Epic Games phenomenon ‘Fortnite’ has been out for just a few weeks on Android, but security flaws are already appearing.
The Android version of Fortnite has only been around since the middle of August. The developers behind the title, Epic Games, chose to bypass the Google Play Store.
Instead, it asked fans to download the game directly, disabling some pretty important security settings to do so.
Avoiding Google Play Store
The Android version of the game is unavailable on the Google Play Store, as Epic Games wants to avoid forking out for Google’s 30pc cut of in-app purchases. Users who want the game need to go to Epic Games’ website and download the Fortnite Installer app, which will install the game and ensure it is updated.
This distribution method opens users up to a bevy of risks by allowing installation from “unknown sources” through the browser. Users must also ensure they are downloading the app from the correct Epic Games website, as there are copies used by cyber-criminals.
Epic Games recently patched a critical man-in-the-disk (MiTD) flaw for the Android version of the game. It exists on the Fortnite Installer, which downloads the game’s APK to external storage on an Android device.
Epic Games anger at Google
Epic Games issued the patch on 17 August, but Google made it public after seven days. This is despite Epic Games asking for a 90-day timeline to complete its automatic update process.
CEO of Epic Games, Tim Sweeney, said Google created “an unnecessary risk for Android users in order to score cheap PR points”.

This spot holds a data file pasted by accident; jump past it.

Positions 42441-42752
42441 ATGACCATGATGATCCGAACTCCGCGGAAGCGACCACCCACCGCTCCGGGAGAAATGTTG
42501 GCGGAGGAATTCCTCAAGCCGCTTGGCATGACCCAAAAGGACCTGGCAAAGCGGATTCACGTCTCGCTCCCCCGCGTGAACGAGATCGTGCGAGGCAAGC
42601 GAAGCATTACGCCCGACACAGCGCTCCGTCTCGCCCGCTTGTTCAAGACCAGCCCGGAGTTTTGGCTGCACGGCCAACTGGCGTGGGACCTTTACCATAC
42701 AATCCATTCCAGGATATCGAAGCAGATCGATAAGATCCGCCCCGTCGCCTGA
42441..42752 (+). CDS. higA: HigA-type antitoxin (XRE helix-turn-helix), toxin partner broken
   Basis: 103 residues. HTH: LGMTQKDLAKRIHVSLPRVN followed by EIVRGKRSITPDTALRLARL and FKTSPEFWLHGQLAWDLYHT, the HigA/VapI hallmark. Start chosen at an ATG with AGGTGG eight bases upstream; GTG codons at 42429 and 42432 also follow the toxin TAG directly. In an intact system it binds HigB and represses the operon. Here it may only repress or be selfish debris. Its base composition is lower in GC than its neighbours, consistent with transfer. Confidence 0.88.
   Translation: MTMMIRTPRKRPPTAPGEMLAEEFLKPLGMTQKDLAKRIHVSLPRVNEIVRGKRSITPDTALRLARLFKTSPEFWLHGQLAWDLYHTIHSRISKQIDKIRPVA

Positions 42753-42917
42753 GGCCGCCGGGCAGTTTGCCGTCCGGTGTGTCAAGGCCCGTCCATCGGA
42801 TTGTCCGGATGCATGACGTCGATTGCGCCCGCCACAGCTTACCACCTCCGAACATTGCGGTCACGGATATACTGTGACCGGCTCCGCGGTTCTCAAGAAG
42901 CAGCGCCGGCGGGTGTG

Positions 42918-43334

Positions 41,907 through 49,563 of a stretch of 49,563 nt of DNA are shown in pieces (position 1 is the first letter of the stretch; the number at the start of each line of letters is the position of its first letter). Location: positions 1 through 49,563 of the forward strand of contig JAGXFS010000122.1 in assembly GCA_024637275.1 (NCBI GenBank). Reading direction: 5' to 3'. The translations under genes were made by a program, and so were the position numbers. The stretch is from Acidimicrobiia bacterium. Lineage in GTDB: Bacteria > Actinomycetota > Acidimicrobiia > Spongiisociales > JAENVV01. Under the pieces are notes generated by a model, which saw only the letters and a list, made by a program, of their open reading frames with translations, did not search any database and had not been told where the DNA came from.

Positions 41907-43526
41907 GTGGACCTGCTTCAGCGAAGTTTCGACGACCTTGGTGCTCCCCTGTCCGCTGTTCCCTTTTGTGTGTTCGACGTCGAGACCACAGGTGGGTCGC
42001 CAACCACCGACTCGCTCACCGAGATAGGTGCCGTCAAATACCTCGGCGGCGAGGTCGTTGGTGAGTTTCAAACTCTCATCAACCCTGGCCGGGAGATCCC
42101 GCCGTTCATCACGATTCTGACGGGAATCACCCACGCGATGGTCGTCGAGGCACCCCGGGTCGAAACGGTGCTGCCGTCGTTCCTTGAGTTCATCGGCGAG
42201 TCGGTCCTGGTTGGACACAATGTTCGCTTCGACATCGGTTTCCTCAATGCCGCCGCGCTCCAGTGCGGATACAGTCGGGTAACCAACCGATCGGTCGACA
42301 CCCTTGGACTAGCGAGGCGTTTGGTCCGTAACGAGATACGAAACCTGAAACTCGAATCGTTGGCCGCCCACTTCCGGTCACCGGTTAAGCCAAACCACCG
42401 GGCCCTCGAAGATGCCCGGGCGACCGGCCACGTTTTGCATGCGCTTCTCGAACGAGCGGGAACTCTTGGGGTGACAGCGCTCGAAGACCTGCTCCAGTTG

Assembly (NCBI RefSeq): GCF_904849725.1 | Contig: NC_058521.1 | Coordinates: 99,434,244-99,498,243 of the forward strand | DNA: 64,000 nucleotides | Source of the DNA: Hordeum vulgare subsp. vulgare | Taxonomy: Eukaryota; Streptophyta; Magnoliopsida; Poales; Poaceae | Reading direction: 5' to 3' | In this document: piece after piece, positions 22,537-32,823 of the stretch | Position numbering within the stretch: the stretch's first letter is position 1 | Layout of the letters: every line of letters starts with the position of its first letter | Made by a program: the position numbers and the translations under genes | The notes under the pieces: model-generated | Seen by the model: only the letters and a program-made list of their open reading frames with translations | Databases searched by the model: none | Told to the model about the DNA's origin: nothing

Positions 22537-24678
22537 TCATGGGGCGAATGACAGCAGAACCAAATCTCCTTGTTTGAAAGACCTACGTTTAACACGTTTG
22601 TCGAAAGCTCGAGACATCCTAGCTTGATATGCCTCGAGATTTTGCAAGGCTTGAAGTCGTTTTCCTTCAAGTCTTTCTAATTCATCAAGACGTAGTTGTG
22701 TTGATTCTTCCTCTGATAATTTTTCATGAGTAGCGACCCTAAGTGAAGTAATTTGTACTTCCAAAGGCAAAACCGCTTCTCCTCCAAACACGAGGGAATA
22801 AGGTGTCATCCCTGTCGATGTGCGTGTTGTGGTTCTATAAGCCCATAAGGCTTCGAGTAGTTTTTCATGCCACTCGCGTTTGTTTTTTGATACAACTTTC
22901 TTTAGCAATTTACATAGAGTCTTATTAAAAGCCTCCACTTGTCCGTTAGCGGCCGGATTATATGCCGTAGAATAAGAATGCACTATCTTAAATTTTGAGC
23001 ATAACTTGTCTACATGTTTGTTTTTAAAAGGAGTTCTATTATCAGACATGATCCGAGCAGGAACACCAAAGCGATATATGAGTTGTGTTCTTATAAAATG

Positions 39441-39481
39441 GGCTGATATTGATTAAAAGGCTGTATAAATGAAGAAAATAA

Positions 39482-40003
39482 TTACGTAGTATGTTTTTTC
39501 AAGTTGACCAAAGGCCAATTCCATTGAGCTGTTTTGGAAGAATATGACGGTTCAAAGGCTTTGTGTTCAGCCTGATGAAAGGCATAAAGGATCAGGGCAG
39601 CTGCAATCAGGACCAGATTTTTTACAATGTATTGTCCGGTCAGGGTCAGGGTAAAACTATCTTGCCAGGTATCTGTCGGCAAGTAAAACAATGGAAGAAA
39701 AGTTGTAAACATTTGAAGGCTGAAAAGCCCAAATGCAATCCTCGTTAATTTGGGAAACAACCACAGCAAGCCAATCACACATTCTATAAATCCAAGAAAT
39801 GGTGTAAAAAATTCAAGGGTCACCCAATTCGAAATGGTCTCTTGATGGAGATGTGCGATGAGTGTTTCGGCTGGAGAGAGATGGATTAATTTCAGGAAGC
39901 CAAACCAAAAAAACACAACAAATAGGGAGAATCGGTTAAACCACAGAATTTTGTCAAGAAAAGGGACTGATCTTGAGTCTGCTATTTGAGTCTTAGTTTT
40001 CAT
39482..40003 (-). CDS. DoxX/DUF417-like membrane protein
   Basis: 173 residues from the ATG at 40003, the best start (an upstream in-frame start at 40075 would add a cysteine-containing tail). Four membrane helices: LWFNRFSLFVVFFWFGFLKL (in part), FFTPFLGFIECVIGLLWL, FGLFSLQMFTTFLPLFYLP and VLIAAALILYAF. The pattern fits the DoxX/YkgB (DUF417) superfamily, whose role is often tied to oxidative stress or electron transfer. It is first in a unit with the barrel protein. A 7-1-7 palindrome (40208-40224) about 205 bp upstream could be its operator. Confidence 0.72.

Sweeney added: “There’s a technical detail here that’s important. The Fortnite Installer only updates when you run it or run the game. So, if a user only runs it every N days, then the update won’t be installed for N days. We felt N=90 would be much safer than N=7.”
Some security researchers are noting that while Google did disclose early, Epic Games was initially putting users at risk with the new distribution method.
How does the flaw work?
The MiTD issue is due to the way Android’s OS is designed. This design flaw was publicised by Check Point at Def Con this year. Put simply, Android’s OS uses two types of storage: internal storage provides every app with its own sandbox, while external storage uses a removable SD card and is shared across the OS and all apps. External storage is shared to enable apps to transfer data between each other.
Using external storage, while common, can sometimes create risks for devices, exposing critical data to external storage. This kind of oversight means critical data written to the external storage could be accessed and replaced. Silent malware downloads are often a result. Google explained that an attacker can easily replace the Android Fortnite APK with a fake version.